Autumn Spice White Gum Wool

Double Happiness

Double Happiness travelknitter White Gum Wool

It really is the softest merino I’ve ever come across, and it’s very light and lofty.  There’s an amazing 470m per 100g, so it goes a long way.  I love it!  It’s been really interesting developing new techniques to dye the yarn as it isn’t superwash, which means it keeps its lovely natural woolly texture and smell.  I love seeing how it takes the colour in very subtle, muted ways.

These skeins are all available at Wild and Woolly in East London.  If you’re elsewhere in the world and would like some, just drop me a line or send me a message through my etsy shop to request a custom order.

sending yarn in to the world

The last few weeks have been even busier than usual, as I’ve been spending my weekends putting together a lovely stash of hand dyed yarn for a special wholesale order.  It has involved this:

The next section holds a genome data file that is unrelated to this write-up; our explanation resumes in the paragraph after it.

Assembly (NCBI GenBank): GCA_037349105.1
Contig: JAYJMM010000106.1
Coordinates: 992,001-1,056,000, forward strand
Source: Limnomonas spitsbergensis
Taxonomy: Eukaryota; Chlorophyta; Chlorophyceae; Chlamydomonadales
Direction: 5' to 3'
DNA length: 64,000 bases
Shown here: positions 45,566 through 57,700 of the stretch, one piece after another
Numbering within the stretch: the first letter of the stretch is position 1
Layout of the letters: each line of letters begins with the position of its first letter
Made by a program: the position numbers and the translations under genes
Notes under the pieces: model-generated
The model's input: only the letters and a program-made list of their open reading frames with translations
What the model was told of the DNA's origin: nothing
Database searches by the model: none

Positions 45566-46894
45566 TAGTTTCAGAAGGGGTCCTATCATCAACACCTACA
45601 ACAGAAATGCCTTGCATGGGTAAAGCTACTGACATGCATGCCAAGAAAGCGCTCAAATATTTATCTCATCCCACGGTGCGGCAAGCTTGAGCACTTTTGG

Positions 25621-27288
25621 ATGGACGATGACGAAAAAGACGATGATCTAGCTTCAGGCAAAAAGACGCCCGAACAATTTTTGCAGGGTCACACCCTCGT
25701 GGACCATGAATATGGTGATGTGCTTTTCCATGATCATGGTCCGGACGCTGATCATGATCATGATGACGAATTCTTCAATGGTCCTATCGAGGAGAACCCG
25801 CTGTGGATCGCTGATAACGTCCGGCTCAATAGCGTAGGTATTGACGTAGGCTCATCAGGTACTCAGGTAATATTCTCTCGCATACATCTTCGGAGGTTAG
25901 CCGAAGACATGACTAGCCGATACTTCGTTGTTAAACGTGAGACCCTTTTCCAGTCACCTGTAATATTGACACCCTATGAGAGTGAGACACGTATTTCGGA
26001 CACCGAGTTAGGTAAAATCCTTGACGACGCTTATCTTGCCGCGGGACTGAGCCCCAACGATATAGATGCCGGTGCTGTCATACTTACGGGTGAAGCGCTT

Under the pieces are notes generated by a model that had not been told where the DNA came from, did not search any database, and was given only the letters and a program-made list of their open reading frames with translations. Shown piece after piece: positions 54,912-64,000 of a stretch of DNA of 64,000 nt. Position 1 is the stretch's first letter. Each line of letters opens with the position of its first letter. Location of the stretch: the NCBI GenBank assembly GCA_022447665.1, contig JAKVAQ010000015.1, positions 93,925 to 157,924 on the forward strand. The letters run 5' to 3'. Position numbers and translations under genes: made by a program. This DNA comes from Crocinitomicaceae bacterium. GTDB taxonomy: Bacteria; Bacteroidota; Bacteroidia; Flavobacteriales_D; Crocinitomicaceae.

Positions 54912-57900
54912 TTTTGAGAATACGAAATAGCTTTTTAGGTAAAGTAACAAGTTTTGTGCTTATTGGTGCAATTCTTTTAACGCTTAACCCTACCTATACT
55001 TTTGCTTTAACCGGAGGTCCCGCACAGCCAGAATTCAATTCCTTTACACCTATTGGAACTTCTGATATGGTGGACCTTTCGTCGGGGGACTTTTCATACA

• Days spent over the dye pots, stirring up a mixture of new and tried-and-true colours
  • Keeping fingers crossed for some sunshine so I can get the yarn dry in between the spring rain
  • Re-skeining every single skein so they all look nice and neat and show the different tones of colour
  • Putting together a new logo and printing out brand new label wrappers
  • Playing with all the new lovely skeins, holding them up, shuffling them around, putting them in to piles, seeing what looks good together, and basically just admiring all the colours and textures (tell me I’m not the only one who does that…)

Once I’d finished playing, I put all the skeins in to a box,

 

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took one last look before closing the lid….

travelknitter yarns

 

and then hopped on a bus, and handed them over to their new caretaker, Anna at Wild and Woolly.  And I couldn’t think of a better home for them to go to!